I did a crazy thing last weekend.
It started when word got out that our National Library Board had unceremoniously pulled three titles from the children’s collection in response to public feedback, for being not “pro-family”. (Here is a relevant news article.) I don’t believe that it’s the library’s prerogative to censor the reading options available to parents and kids, so I started a Facebook page called Singapore’s Parents Against Library Censorship.
A friend of a friend, Jolene, reached out to me via the page to ask if I would be interested to co-organise a peaceful reading event to raise awareness of this issue. It sounded good to me. Then the library announced that the withdrawn books would be pulped. Destroyed. And I officially decided I was very angry and had to do something about it.
We thought a guerilla-style approach to the event – everyone just show up and read – would be the way to go. Then the police got in touch to make sure we had considered the safety and security of all present. (What if someone decided to hijack our little read-in to make a political statement or a hateful one?) So with just one day to go before our read-in, Jolene and I applied for a police permit and we got it. We also got the official permission of the library to hold our event in their open-air atrium. I’m glad they said yes. The headlines would’ve been spectacular if they’d said no: LIBRARY FORBIDS READING EVENT ON ITS PREMISES.
Things were getting progressively uglier on the internet, in the corners that believed strongly that a book about two real-life penguin dads was a threat to the moral fabric of society. People were threatening to gatecrash our event, steal our copies of the withdrawn books borrowed for the occasion and other such miscreant activity. I was getting worried for the kids who’d be present. I was getting worried for MY kid.
With the help of some eleventh-hour volunteer vigilantes, we beefed up on security. (Thanks, boys.) I devised a slightly clunky system to ensure that everyone who borrowed a copy of our books left a valid mobile phone number. And on a wing and a prayer, we started our read-in. Jolene made a speech about what reading meant to her, and why we believe the library should make available a diversity of reading material to kids and parents. I hollered a bit about security guidelines.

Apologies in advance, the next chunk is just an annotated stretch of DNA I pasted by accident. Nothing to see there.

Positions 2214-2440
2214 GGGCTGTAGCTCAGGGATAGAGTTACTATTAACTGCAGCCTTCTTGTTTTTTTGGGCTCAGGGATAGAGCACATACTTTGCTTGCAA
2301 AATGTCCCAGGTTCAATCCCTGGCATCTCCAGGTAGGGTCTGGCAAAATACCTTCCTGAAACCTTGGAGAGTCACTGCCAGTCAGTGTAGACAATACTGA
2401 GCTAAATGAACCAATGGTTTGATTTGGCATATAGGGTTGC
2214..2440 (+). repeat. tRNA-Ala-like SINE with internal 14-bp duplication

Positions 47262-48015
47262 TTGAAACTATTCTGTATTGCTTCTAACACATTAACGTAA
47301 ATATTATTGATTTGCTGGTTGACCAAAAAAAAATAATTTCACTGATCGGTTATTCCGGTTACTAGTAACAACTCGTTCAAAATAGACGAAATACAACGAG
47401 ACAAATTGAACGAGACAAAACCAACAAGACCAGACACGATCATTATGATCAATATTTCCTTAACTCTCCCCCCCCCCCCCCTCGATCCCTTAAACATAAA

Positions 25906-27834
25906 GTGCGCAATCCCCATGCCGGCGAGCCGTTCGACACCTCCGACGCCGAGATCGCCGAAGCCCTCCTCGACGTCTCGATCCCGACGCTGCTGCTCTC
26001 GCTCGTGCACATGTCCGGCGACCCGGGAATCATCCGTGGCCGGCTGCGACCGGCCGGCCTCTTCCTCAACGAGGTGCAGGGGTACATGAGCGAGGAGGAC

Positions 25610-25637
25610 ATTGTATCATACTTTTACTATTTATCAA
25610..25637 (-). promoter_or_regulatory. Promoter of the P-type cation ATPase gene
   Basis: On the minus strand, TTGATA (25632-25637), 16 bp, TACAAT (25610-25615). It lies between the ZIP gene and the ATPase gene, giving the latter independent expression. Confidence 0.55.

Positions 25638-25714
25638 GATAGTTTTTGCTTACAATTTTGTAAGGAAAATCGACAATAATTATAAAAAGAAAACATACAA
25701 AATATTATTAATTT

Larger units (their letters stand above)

The people came and read, and just kept coming. Friends – some of whom I hadn’t seen for years – came up to say hi. Strangers too. My favourite cousin and her fiance were prepared to help me run security, and when they saw we were sorted on that front, they hung out and read with people’s kids.
Many folks showed up with kids, read a book quietly, and left within half an hour. Others stayed, made new friends to read with, and hung out longer. Local writers came to show their support. Ivan Heng spoke to the press. At least one politician made an appearance.
And then the Penguin Person arrived.
Our little lending library was buzzing frantically with activity for the whole two hours. And when the event wrapped, all our books came back intact.
Somewhere out there in someone else’s camera there is a photo of me and Jolene at the end of the event, looking tired but happy. We absolutely did it. We got hundreds of people together to read because they believed in the power of books. That our kids need access to a variety of books to learn about the world. That we, as parents, have the responsibility of not just teaching them their ABCs but guiding them toward the path of knowledge. That it’s okay for us to read things we don’t agree with because it makes us think and question, and become better people for understanding a diversity of viewpoints. And that if our kids read anything we personally consider objectionable, it’s on us to discuss it with our kids, reflect on what it is that we object to, and why.
We also accidentally made history. This event was the first organised act of anything-resembling-protest to be held outside Hong Lim Park with the permission of the authorities. (HEE.)
The conversations are far from over and there’s a lot more work to be done. That’s the part that’s both scary and exhilarating.
So it’s important to me to occasionally remind myself why I set out to do such a crazy thing.